Africa Film WebMeeting

Message from: (african-cinema-conference@XC.Org)
About: FW: The Myth of Wild Africa

Tue, 02 Sep 97 08:21:00 PDT

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    Originally dated: Tue, 02 Sep 97 08:21:00 PDT

    Fri, 29 Aug 1997 11:30:03 -0400 (EDT)
    From: Njubi <>
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    Recent posts on "travel writing" in East Africa are a
    reminder of the venerable myth of "wild Africa." Nothing, it
    seems, plucks the heartstrings like a baby elephant. For
    over a century, the West has constructed a powerful myth of
    the "dark continent" and their efforts to "tame" it. Thus we
    have the deluge of books, magazine articles, television
    series, and films, (remember Tarzan?)

    Unfortunately, or maybe fortunately for the storytellers,
    most people in the West are introduced to Africa through
    these programmes sponsored by the National Geographic
    Society and other conservationist organizations. "Nature"
    and "Nova" for instance, are watched by millions of viewers
    in Europe and North America and increasingly in parts of
    Asia and Latin America.

    This construction of Africa as the last great wilderness,
    the untamed paradise, the virgin land, had no place for the
    African who had co-existed with the environment for millions
    of years. Thus the conservationists created "national parks"
    all over Eastern and Southern Africa to "protect" the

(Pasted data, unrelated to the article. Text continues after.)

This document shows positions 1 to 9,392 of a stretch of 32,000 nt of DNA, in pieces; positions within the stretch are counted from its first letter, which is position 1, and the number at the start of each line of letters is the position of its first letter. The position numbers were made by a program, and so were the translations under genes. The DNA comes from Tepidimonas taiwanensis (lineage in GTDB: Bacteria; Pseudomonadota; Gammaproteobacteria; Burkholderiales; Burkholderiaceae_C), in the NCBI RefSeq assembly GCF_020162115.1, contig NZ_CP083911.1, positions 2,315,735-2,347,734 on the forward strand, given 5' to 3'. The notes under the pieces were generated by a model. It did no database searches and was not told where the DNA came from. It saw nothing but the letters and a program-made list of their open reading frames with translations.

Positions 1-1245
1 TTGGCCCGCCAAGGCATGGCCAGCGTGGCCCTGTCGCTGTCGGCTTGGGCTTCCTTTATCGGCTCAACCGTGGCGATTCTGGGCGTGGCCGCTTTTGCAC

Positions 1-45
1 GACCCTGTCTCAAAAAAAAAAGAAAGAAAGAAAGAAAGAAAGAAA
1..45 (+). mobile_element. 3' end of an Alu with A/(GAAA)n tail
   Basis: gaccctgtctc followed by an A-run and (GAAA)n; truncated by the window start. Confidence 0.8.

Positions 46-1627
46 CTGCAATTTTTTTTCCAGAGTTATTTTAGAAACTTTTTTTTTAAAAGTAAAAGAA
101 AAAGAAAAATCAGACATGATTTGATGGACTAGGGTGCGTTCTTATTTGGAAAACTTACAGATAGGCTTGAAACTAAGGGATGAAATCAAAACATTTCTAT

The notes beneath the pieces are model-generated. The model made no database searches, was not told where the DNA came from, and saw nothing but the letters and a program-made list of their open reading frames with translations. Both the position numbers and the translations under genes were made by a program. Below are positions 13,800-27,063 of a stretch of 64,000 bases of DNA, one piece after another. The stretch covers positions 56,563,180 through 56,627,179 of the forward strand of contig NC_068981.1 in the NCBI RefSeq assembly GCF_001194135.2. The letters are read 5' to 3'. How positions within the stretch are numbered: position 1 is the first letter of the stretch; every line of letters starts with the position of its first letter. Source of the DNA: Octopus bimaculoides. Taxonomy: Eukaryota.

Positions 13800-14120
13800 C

animals from the "natives" who were then redefined as
    "poachers." These parks have continued to receive million
    of dollars from fund-rasing campaigns ... apparently there
    is no "compassion fatigue" when it comes to baby elephants.

    The explorers, big game hunters and settlers who populate
    this genre constructed a myth of wild and primitive africa
    that fueled the spread of racism across Europe and the
    Americas. The narratives are constructed from locations that
    reflect the prejudices and motives of the writers. like
    Columbus, Cortez, Balboa, Pizzarro, explorers in Africa like
    Speke, Grant, Livingston, Stanley were the vanguard of
    imperialism. they colored their narratives to suit the
    tastes of their audiences and sponsors. The same goes for
    settler memoirs and "novels" (Margery Perham, Karen Blixen,
    Robert Ruark, Elspeth Huxley et. al.) The so-called
    anthropologists and scientists among them are the worst of
    the lot because they gave an aura of leaning to the myth. of
    course the journalists, like Stanley, of new york, did not
    bother to mask their racism.

    I could go on, but I suggest that the filmmaker take into
    account the many critiques of the colonial imagination by
    East Africans. In Ngugi wa Thiongo's _Detained: A Writers
    Prison Diary_, for instance, he describes the settlers as
    "parasites in paradise. Kenya, to them, was a huge winter
    home for aristocrats, which of course meant big game hunting
    and living it up on the backs of a million field and
    domestic slaves."

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